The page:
A plot is a memory that will one day be recalled on. Plots should be intense, and keep a person wanting more. The novel’s plot is intense and suspenseful. The movie holds the plot with extreme accuracy, carrying us through a series of events. At the beginning of the novel, Carrie is showering in the girl’s locker room following gym class. The movie carries you through the locker room events all the way to Carries encounter with her mother after she has gotten her period. “Why didn’t you tell me,” She cried. “Oh momma, I was so scared! And the girls all made fun and threw things.” There are no sex scenes in the movie as they are in the novel, although the main conversation is still present. Sue Snell makes love to Tommy before she asks him to take Carrie to the prom/spring ball. Chris Hagensen also makes love to Billy Nolan before she asks him to get the pigs blood to play a trick on Carrie. The movie lacks sexual detail yet the main point is well stated. During the prom/spring ball, sarcasm is well used, as people are overly kind to Carrie, as if they know something will happen. The movie executes this quite well by showing girls giggling behind Carries back as she walks by. At the closing, when Carrie and Tommy Ross are crowned king and queen of the prom/spring ball, Chris Hargensen and Billy Nolan dump a bucket of pigs blood on Carrie. The rage and anger that she feels inside is unleashed, setting the school’s gym on fire. This action kills everyone except for Sue Snell, who was not at prom that night. The novel and movie both give a feeling of utter disgust and dismay, yet there is a sense of satisfaction when Carrie gets her revenge. Carrie then goes home where her own mother tries to kill her. Carrie’s powers take over once again as her house collapses, and Carrie and her mother both sink into the ground. The closing has great dramatic impact accompanied by an emotional and horrifying ending.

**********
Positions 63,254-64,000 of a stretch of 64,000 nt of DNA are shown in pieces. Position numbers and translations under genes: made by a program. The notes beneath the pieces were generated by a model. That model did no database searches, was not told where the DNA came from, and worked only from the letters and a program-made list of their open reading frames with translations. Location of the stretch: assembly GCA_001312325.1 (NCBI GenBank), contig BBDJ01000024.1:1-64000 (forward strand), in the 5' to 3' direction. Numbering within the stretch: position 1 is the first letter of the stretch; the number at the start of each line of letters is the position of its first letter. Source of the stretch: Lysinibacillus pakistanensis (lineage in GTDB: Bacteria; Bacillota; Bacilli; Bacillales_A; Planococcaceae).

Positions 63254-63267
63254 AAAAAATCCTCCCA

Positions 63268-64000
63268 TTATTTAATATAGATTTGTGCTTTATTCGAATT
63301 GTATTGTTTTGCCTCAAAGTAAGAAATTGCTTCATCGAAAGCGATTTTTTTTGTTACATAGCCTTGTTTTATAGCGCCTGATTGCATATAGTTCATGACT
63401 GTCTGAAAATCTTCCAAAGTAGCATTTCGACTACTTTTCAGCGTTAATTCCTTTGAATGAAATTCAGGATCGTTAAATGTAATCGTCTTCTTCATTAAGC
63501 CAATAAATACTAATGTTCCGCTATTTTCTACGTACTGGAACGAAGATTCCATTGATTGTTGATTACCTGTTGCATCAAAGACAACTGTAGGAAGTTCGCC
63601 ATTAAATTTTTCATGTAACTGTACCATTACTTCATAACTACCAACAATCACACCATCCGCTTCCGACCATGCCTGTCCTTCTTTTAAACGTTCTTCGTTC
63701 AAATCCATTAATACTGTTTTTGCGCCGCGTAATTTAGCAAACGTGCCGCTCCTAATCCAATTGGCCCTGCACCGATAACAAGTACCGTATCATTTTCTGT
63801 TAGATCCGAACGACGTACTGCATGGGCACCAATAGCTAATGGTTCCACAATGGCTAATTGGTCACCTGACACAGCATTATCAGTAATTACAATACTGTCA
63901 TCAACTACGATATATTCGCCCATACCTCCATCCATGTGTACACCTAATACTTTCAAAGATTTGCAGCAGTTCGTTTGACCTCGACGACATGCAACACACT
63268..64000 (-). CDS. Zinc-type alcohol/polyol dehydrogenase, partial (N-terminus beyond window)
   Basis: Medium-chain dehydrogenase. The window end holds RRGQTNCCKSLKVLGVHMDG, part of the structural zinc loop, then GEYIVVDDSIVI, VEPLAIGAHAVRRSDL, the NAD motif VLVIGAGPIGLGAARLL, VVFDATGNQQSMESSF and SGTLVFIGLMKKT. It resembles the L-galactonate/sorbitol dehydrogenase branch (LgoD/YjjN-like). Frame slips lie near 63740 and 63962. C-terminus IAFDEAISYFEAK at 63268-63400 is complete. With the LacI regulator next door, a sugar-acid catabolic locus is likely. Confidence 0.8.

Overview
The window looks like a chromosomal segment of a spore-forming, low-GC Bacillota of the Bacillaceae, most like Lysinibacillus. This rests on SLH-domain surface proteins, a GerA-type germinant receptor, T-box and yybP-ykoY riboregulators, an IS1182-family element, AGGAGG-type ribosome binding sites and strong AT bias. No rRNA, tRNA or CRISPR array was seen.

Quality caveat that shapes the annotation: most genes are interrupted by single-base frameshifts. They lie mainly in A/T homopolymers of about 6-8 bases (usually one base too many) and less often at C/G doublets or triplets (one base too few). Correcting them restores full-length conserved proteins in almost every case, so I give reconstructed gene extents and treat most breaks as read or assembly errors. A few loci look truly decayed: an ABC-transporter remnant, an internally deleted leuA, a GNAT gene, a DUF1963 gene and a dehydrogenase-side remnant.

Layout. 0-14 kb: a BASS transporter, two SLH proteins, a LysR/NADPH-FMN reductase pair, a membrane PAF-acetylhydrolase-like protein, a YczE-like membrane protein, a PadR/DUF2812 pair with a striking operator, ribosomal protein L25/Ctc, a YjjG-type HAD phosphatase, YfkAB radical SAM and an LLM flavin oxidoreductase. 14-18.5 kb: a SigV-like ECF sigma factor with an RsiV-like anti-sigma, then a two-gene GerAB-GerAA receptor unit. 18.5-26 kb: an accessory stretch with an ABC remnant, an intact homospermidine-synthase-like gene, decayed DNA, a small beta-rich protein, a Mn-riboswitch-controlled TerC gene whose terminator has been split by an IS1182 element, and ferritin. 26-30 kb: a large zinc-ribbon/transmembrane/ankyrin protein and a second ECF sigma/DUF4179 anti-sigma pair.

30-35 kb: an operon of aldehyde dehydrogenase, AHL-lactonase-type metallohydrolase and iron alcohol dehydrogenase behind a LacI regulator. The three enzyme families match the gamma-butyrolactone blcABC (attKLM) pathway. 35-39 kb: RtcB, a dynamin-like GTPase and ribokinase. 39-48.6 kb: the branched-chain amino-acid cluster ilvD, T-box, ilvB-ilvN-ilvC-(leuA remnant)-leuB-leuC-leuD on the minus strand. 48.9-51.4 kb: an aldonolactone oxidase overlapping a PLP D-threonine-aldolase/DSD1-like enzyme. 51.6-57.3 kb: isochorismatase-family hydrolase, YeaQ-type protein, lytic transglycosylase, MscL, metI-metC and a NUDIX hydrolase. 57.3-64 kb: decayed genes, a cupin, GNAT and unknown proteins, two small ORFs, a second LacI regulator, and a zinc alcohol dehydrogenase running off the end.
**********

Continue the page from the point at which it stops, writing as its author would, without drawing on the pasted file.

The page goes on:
The novel Carrie has entertained many people. From the smallest detail of her mother calling breasts “dirty pillows”, to the catastrophic fire at the ending, there is not a dull moment. The director’s interpretation kept these details, and brought them to life. Having a novel like Carrie brought to the big screen is a difficult task, while keeping the author’s vision to keeping the audiences attention. Carries revenge is satisfying, yet uneasy due to the fact that innocent lives were taken, such as Tommy Ross. It is also uneasy because Carrie is now taken to the grave, as well as everyone else who died that night. Overall, the dramatic effects used in the film, and the fine detail in the novel, make them both interesting and intense pieces of work.
Constructing a character in a way that you can feel their emotion in a novel, or on screen, is a difficult task to be completed. By building a character who’s life is built around rage, hate and suppression will shake anyone’s mind. Being able to take a novel that has great recognition and appeal, and turn it into a successful and well known movie, while also staying true to the authors original plot and characterization, is one of the most difficult tasks to have ever been successfully achieved in novel to film transition. Carrie is a thrilling and dramatic novel, which has been successfully taken to the big screen.